What was your previous job – are you ex-services?

I spent 22 years in the Army, 18 of which were as a pilot.

Why did you choose to be an Air Ambulance pilot – what attracted you to the job?

Flying as an Air Ambulance pilot is the most satisfying job I can think of. I am able to put the experience gained on military operations to use helping patients.   I also love the amazing work ethics and sense of humour of our medical crew members.   Every day is different with a good mix of hard work and fun!

What are the main flying challenges associated with being an Air Ambulance pilot?

Apart from the weather, which is a challenge for all pilots, the biggest challenge is ensuring we operate the aircraft as safely as possible, whilst finding the most appropriate way to help the patient. I am often told that I have an exciting job; my view is that it is the pilot’s job to make sure it isn’t exciting!

What are the things that concern you most as you are choosing a landing spot?

Safety is by far the most important factor. With that in mind, we are looking for a landing site that is reasonably close to the patient, big enough for the helicopter (we need around 25 metres) and with good access to the patient. Our crews sometimes have to climb over fences to get to a patient, but it can be much more difficult to return the same way with a stretchered patient.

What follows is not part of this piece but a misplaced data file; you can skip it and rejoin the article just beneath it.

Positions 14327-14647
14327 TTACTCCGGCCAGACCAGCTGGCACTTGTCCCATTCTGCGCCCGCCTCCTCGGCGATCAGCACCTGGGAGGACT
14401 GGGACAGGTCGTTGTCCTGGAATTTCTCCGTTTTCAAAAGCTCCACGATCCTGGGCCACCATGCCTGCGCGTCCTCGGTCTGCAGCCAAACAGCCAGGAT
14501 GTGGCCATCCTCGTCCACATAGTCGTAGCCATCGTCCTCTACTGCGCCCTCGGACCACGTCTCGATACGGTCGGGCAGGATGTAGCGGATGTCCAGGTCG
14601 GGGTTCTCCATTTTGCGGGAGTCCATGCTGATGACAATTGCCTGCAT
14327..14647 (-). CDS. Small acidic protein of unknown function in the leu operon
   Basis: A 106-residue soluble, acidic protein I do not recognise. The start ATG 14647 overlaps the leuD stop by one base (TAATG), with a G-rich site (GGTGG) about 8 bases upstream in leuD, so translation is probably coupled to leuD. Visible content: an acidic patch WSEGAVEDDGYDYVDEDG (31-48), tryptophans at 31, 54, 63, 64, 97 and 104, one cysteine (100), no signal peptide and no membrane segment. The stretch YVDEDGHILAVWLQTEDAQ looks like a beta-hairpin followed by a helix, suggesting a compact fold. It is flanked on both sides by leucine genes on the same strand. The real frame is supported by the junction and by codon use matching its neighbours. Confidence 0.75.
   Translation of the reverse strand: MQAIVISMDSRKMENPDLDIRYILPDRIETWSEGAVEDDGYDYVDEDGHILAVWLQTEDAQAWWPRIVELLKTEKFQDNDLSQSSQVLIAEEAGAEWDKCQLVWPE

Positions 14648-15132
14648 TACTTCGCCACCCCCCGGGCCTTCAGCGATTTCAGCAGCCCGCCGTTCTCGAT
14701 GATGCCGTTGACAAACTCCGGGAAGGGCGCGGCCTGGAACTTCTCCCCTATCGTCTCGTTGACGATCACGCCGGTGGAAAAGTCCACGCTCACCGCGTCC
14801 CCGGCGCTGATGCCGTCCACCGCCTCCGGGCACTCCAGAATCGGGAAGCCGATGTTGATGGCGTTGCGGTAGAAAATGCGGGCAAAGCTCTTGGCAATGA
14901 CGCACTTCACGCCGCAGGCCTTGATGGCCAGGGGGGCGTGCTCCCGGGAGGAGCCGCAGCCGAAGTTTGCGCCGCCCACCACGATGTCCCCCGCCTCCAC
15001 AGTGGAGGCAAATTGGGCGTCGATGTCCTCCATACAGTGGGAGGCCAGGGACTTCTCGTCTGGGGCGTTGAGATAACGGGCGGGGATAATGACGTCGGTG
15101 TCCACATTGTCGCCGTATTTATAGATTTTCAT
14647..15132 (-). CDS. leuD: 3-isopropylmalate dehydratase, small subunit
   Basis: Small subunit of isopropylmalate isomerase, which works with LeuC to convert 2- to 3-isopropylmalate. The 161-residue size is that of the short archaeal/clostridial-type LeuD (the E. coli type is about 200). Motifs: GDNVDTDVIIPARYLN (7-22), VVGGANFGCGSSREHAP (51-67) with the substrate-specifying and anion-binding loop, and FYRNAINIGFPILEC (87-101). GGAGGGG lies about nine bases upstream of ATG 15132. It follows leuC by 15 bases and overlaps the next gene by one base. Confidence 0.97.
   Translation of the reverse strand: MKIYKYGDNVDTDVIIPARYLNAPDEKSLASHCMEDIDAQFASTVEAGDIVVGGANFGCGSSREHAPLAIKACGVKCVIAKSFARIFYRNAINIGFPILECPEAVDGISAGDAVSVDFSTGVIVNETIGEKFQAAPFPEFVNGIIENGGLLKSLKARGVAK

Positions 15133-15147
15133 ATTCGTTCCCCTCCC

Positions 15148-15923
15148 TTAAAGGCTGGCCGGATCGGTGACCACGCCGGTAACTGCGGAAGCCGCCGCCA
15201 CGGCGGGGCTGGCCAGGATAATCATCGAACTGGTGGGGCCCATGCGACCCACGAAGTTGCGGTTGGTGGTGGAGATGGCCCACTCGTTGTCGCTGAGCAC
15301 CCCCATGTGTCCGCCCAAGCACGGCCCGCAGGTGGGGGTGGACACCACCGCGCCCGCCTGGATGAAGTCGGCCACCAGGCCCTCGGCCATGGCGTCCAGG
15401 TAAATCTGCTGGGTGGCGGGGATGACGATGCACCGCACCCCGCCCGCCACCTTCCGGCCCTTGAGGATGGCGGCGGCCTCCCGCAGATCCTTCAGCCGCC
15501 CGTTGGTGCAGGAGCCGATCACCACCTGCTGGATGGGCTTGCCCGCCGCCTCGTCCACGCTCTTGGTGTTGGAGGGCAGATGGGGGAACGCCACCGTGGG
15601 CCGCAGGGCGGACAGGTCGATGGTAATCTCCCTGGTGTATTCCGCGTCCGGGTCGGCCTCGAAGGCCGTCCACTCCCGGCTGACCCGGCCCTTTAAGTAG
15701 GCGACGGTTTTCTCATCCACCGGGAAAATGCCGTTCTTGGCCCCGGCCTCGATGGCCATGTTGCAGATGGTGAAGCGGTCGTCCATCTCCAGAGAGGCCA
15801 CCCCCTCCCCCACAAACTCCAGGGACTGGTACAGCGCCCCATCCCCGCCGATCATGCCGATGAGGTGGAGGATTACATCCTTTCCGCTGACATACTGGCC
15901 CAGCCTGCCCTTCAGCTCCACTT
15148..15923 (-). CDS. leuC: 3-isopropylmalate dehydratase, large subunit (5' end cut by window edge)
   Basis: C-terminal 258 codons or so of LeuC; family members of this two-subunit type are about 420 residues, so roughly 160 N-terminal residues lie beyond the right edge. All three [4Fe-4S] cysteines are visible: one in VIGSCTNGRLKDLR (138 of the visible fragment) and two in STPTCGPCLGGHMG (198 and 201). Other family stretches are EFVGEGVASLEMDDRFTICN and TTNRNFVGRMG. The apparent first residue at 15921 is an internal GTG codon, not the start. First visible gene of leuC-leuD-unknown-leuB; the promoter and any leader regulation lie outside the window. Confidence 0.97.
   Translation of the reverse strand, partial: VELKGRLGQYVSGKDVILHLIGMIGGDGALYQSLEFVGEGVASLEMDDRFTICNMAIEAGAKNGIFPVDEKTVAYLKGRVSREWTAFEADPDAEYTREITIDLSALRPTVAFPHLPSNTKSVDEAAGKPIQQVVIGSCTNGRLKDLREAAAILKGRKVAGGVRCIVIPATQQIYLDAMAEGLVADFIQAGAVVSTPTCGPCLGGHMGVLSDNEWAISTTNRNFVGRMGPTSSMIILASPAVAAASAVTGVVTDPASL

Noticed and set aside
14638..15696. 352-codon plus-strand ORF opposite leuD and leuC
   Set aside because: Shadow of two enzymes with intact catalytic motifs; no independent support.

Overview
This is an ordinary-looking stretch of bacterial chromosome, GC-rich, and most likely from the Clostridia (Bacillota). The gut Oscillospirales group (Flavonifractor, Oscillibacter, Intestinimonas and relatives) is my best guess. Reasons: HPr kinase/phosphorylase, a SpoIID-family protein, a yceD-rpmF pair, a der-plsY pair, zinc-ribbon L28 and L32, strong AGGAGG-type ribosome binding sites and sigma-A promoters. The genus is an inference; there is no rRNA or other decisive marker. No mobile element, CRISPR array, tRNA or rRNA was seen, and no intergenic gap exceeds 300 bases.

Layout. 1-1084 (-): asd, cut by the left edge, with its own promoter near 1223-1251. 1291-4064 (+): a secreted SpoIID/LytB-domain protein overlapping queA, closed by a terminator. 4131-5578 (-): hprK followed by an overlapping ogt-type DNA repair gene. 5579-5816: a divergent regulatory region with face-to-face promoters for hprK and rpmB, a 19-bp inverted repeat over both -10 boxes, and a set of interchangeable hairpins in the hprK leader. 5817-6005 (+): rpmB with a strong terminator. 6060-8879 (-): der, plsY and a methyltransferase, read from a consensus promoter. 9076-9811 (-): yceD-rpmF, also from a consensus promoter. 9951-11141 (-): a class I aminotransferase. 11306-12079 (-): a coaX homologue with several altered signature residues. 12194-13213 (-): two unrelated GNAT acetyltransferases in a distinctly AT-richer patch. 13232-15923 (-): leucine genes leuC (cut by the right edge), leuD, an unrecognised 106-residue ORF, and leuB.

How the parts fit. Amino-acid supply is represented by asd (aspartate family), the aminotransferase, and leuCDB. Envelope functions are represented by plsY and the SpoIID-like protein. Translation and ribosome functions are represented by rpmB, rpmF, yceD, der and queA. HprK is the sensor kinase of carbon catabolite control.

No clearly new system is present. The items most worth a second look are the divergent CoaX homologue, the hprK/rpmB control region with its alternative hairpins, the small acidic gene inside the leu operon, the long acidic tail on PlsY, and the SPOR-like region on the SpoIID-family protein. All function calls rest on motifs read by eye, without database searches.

Under what conditions or circumstances would you refuse to fly or land your helicopter at an incident?

We would not fly if the weather is below the legal minimum (cloud base and visibility). We would normally be able to find a suitable landing site provided it is big enough and clear of people. Good advice for members of the public would be that if they see a helicopter approaching, they should move well clear and not approach the helicopter while the blades are still turning.   Sometimes we are unable to land at the most suitable landing site because there are people in the way.   We will not land if there are unacceptable risks.

Rushing to an incident, flying back with a dangerously ill or seriously injured patient, possibly a child – Prince William said his time as an Air Ambulance pilot was very stressful. How do you manage stress?